The more one uses roads, the more valuable is the subsidy. The map on the right shows estimated average driving costs in the Milwaukee area. People living in areas colored green spend less than the average while those in red spend more. Thus the heavy government subsidy of roads represents a cross-subsidy from people in green areas to those living in red areas. Perhaps this helps explain why Milwaukee’s suburbs are dominated by socialists when it comes to highways.
Generally new highways are bad for cities. One academic study estimated that one new highway passing through a central city reduces its population by about 18 percent. Conversely, the same study estimated that central city population would have grown by about 8 percent had the interstate highway system not been built.
The current resistance to paying even the heavily discounted cost of new roads presents an opportunity to reexamine the assumptions underlying the present transportation economic model, particularly the assumptions by some liberals that all infrastructure is a good thing. It depends on what kind of infrastructure. A place to start is to look at applying a market model to highway transportation. Markets can be a very powerful tool to make sure the costs of an activity are in line with its benefits.
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20 thoughts on “Data Wonk: Why Transportation Costs Are Out of Line”
Great article. Although I fear that those that should read the article won’t. My friends out in Lake Country love to lecture me on the free market and that they pay for us in the city and that we’re all moochers. Meanwhile, they have three or four cars and have to fire up the Navigator to get a loaf of bread. They don’t want to pay for the roads they use and would rather increase registration fees than the gas tax, shifting the cost to those of us that don’t rely on a car for everything we do in life.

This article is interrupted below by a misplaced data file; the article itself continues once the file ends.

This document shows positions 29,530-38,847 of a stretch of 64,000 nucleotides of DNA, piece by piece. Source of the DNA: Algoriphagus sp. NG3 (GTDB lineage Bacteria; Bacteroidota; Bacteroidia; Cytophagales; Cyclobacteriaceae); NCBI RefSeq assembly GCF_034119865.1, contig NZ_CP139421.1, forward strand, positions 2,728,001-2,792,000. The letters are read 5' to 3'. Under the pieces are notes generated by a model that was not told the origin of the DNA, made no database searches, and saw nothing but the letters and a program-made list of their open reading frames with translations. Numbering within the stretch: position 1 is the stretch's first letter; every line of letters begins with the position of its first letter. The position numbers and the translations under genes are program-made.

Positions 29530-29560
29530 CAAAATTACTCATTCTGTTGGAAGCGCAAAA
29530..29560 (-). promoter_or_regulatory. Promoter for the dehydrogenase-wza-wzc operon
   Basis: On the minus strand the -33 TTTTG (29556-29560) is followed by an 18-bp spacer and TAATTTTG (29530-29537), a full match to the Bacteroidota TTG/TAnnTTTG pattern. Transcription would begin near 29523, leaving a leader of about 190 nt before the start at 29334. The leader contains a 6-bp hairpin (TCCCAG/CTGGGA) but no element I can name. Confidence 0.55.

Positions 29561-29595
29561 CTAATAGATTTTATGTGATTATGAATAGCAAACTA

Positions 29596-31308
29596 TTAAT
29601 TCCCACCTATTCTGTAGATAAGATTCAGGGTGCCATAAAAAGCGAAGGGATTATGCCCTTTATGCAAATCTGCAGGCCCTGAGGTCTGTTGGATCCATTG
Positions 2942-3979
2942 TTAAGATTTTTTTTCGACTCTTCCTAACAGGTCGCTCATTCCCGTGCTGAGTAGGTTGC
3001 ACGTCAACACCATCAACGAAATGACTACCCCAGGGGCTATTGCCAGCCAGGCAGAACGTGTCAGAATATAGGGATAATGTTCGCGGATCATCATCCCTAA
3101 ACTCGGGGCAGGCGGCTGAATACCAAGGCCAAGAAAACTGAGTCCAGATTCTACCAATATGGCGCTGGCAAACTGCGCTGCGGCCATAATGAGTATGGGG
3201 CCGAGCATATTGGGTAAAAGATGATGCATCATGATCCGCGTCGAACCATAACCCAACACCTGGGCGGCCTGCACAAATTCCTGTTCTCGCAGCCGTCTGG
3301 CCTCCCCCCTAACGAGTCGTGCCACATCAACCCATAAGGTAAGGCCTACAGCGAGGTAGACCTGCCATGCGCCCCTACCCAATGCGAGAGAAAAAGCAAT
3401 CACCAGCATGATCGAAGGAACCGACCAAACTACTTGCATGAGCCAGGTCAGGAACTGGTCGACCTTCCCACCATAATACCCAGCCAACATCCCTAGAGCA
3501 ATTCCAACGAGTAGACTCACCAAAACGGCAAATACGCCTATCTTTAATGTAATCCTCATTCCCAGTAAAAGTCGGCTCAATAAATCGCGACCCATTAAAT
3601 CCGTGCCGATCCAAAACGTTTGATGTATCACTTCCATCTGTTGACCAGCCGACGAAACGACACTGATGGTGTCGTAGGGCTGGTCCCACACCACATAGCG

There is a cost to low density, car dependent development. I won’t mention the indirect and social costs involved, as the author mentioned, but there are many. However, in addition to roads, the utility infrastructure costs for serving the low density population must also be spread out across the population. For example, sewer systems, electric service, cable, etc, must be more per capita than in denser areas. One telephone pole serves six houses in the city, but maybe two in the outlying areas. I’m not against this type of development, but someone needs to pay.
I think a partial toll might be a good idea and get “pro-business” republicans on board. Require private single occupancy vehicles to pay a toll, reduced toll for car poolers and exempt semi’s and other “work” vehicles. This might reduce congestion and slow sprawl while at the same time free up the highways to better facilitate the movement of goods and services.
I’m sending this to my state senator and state assemblyman.
The Only reason I buy/own a car is to drive it on the road.
Please properly allocate the Sales Taxes from New and Used Auto and truck purchases to road building.
Then, further, re-allocate the sales tax from things like windshield washer fluid, oil changes, auto repairs, et al, to road building.
And, what about the monies collected in fuel taxes that are spent on things like bike paths, Subways and Bus route subsidies;re-allocate.
Please add this all up, and provide a spreadsheet with all the data/numbers; then, and only then, can we have a competent discussion.
Don’t make the claim that the users of the roads don’t cover the cost or construction and maintenance without a complete fact set.
JayS, the sales tax doesn’t work like that.
Why doesn’t the sales tax on books go find libraries? A: It’s an arbitrary way to fund something.